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The interface is kept tidy with only a minimal overlay for your inventory. The menus are simple and clear, and as you progress in the levels you’ll see the route as a miniature develop in the level section.


The background music is created by the group Behemoth. The songs are somber and a perfect support for Apocalipsis’ general atmosphere. Levels with a monster in them sound a bit more uplifting, but the music is never overwhelming. The narrator, who is the lead singer of Behemoth, has a calm, cool and dark voice, resulting in a very nice experience.

The item pickup sounds are a bit minimal, and the sound of machines you turn on or use are mostly lacking. There is the quite ‘sigh’ as your character shrugs its shoulders when you make an invalid combination though, but successful actions mostly only results in the background music turning up a notch.

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This point and click 2.5D puzzler might look a lot different from the others, but it plays the same. You walk around, collect stuff and use it to make combinations with items in the world. Two levels are different and rely on your agility and timing though, as you must move around and dodge cannonballs or debris. Walking is a bit weird as the path you take sometimes resembles a trapezium.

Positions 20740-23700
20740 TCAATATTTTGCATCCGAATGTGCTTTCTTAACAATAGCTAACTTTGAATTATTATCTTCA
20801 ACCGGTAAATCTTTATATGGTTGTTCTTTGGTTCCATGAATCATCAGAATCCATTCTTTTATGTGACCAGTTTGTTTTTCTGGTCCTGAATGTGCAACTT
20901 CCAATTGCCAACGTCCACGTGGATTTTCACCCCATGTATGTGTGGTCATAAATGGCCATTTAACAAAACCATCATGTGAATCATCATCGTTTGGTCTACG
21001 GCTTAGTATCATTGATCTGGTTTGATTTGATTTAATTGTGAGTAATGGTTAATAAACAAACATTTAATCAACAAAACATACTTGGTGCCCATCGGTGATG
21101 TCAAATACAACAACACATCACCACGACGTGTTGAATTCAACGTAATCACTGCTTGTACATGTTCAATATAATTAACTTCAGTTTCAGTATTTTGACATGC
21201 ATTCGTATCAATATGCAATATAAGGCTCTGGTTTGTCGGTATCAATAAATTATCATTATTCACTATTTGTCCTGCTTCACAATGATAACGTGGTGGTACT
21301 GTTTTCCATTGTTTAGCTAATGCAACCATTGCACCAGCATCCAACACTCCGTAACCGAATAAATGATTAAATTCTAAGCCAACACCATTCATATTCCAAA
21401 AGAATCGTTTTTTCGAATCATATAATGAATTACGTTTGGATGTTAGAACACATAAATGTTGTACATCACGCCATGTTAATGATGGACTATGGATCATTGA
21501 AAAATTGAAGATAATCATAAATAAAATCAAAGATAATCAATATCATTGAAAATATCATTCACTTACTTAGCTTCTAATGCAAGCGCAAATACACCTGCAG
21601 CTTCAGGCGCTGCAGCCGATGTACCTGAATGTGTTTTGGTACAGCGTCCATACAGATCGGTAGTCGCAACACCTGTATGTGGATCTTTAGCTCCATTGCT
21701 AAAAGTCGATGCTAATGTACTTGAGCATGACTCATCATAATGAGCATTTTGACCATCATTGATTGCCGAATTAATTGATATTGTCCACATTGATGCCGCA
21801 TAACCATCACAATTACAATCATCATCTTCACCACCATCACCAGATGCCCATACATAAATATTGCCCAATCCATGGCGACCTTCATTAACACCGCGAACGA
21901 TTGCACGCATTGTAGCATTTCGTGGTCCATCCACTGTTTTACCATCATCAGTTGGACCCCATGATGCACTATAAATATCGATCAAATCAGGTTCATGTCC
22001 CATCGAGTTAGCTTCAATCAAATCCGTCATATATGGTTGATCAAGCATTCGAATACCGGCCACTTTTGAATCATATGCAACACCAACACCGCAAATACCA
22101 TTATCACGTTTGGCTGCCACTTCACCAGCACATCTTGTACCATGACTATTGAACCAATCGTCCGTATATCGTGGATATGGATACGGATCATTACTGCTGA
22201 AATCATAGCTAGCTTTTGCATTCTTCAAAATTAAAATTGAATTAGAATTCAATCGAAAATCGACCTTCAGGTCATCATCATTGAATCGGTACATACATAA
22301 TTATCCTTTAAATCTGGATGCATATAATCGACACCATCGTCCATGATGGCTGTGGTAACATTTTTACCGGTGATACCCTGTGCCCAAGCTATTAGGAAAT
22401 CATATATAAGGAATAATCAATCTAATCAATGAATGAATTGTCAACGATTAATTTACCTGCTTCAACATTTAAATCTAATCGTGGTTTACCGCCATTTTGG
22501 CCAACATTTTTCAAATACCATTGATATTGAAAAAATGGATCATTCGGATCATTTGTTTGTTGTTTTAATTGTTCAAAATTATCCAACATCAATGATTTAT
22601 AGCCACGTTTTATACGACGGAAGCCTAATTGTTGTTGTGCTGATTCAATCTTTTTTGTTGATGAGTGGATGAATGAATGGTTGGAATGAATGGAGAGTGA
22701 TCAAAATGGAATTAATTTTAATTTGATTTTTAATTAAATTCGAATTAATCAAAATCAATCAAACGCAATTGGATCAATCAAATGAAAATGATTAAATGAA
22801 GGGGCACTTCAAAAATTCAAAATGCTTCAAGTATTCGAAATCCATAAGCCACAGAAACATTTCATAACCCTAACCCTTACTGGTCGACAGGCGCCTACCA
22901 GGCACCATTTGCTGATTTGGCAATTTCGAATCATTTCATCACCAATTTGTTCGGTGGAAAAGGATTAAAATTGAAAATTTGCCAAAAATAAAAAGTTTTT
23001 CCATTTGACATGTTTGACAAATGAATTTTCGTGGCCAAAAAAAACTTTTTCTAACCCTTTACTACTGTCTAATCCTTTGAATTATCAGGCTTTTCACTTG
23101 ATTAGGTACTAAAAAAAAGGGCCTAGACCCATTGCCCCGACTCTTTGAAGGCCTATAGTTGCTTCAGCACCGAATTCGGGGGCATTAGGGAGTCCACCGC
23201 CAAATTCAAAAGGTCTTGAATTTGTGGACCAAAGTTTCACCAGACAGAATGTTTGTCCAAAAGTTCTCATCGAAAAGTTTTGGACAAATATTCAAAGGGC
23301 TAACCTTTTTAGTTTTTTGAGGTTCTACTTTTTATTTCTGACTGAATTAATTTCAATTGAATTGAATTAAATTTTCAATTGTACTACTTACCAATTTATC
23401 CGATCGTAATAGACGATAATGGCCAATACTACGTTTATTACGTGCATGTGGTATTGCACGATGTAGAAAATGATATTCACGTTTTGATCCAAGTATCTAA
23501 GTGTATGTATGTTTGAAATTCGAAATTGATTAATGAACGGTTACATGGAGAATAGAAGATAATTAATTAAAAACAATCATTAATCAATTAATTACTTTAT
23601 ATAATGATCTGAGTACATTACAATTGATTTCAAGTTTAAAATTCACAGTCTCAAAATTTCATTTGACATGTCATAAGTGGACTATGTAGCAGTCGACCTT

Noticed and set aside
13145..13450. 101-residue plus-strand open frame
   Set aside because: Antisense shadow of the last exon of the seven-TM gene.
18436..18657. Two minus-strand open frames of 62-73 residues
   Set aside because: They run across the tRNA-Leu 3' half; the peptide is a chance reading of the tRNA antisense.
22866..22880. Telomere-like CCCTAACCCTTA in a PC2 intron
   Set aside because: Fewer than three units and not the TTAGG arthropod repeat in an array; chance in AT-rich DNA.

The main feature of Apocalipsis are the puzzles however. If you like them, you’ll be spoiled in this game. There are many puzzles to crack, and most are unique from each other. There are modern ones, like the one where you create a drain. There are classics like the towers of Hanoi and there are several others (e.g. math or sound). And they are hard. There are some clues, but often you’ll yourself busy clicking everything until it suddenly works (without working out the why) which kind if defeats the purpose.

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Some of the combination puzzles are quite long, but they are luckily logical. A good example is the one where you need to bake a bread for a hungry women, and where you have to do everything from prepping the oven to planting and growing some wheat. There are two possible endings, but because of the level selector you don’t have to replay the whole game to experience them. Finally, there are a bunch of achievements to reach, so you might redo some parts with newfound insight anyway.


Apocalipsis is a wonderful game, especially if you’re into the medieval atmosphere and into puzzles. The bizarre monsters work, and the story is short but convincing. The riddles are hard however, because they are different from each other and because of the minimal amount of clues. The reward for solving them is even greater, at least if you don’t succumb to mindless clicking anyway. The hand drawn graphics are convincing! They look realistic, and might even fit in a philosophy or history class. More like this please!

VN:F [1.9.22_1171]
Rating: 10.0/10 (2 votes cast)
VN:F [1.9.22_1171]
Rating: +2 (from 2 votes)
Apocalipsis - Review, 10.0 out of 10 based on 2 ratings